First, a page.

With insurance paperwork in hand and her admission, Oglesby fired her that day.
The state police investigation of Cohee began in November 2011, when a member of the Indiana Board of Pharmacy, Eric Pearcy, told police he received a call in October 2011 from Oglesby.
"Dr. Oglesby stated he had terminated an employee, Heather Cohee, from his practice after discovering she was forging and calling in prescriptions for herself and her husband, Todd Cohee," according the affidavit. Oglesby had been contacted by health insurance provider Anthem about these prescriptions.
Oglesby stated neither he nor his staff had written any narcotic prescriptions for the Cohees since May 2008.
Heather Cohee had been using insurance and cash to pay for these prescriptions, according to the report.
Police received prescription information for the Cohees from various Kroger pharmacies.
"It is believed this is the pharmacy Heather filled the prescriptions by going to the walk-up area," the report reads. "HCR" was listed on all the signature logs for prescriptions in Todd Cohee's name.
Using video surveillance footage and signature logs, police confirmed Heather Cohee filled prescriptions at the walk-up window of the Kroger at 528 S. College Ave. Police also matched her driver's license number, which is written on prescriptions for controlled substances by pharmacists when they ask for identification.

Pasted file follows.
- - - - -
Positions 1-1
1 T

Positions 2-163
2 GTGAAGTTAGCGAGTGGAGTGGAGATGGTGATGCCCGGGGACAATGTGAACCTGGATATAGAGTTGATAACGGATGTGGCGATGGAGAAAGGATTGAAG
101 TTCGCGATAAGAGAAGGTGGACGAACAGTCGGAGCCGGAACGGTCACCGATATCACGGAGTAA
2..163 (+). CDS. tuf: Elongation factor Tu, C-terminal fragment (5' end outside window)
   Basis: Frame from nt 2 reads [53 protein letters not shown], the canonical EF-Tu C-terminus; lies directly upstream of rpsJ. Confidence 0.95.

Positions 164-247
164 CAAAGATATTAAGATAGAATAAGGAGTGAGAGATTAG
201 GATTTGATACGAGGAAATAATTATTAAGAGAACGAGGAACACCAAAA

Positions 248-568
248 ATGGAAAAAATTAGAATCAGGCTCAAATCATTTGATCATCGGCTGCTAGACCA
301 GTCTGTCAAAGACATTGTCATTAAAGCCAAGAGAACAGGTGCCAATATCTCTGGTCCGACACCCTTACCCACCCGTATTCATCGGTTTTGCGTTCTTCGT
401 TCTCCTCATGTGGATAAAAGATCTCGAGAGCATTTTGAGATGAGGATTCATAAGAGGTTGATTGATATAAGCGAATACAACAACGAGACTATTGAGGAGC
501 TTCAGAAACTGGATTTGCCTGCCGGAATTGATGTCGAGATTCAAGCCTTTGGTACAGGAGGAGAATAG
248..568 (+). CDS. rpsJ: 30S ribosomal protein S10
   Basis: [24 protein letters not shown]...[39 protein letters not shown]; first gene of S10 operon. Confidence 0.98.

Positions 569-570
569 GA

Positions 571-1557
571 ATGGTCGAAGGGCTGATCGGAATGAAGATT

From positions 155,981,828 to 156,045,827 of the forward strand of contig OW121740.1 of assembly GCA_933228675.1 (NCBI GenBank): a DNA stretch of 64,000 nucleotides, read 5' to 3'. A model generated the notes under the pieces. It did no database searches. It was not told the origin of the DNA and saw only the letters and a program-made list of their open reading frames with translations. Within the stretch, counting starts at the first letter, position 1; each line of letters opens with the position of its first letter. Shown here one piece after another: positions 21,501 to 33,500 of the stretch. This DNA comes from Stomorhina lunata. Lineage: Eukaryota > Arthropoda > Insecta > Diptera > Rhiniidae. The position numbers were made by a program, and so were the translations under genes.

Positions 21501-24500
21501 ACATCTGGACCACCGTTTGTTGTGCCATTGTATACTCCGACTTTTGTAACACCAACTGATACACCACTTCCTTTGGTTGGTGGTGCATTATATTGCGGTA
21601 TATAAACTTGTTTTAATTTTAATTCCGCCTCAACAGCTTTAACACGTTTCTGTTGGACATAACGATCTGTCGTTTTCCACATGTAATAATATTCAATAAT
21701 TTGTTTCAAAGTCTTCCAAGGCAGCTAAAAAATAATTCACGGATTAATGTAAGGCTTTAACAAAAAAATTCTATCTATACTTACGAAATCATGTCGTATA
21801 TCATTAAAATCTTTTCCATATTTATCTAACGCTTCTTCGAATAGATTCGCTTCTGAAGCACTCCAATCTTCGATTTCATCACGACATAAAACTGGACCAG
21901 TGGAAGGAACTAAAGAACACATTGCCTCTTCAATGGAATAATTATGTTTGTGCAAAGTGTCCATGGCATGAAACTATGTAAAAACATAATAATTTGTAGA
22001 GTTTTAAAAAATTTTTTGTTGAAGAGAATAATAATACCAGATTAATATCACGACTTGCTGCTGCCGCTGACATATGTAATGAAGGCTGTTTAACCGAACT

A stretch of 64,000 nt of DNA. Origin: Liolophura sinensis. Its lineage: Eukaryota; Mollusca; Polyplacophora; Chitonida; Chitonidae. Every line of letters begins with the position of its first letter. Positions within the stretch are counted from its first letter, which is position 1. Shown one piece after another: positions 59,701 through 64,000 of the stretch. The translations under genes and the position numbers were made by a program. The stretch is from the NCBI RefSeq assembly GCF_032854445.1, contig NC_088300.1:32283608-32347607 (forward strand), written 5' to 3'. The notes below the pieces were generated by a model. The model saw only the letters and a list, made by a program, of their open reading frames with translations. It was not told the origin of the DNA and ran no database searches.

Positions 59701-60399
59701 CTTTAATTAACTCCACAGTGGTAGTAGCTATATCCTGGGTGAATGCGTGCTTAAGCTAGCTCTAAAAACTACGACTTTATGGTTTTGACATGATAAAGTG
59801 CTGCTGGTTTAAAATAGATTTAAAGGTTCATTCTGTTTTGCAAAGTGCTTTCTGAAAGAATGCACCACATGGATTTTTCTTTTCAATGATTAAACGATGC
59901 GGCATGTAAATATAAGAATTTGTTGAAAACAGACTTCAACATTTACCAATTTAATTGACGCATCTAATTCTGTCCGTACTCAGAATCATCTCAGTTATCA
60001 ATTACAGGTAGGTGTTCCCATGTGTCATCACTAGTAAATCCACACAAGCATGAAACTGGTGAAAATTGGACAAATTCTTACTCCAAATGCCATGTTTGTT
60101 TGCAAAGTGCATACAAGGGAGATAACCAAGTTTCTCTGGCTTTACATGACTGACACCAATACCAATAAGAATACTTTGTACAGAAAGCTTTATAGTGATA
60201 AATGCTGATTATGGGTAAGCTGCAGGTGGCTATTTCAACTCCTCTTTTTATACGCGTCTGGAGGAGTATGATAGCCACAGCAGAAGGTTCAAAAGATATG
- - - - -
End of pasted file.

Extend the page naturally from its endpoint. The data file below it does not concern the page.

At the end of her interview with state police, Cohee "stated she was so embarrassed and torn up about this. However, she was concerned about Todd because he was the innocent victim."
Cohee resigned from her elected position as Benton Township trustee the day before the State Board of Accounts released an audit covering Jan. 1, 2008, to Dec. 31, 2010.
The SBA mandated she repay the township $95,324.89 for financial mismanagement. Cohee must repay another $2,370 jointly with her daughter, Brittany Cohee, for salary overpayment while the younger Cohee served as township assistance clerk.
Combined, Cohee owes Benton Township $97,694.89, after a $100 credit already paid.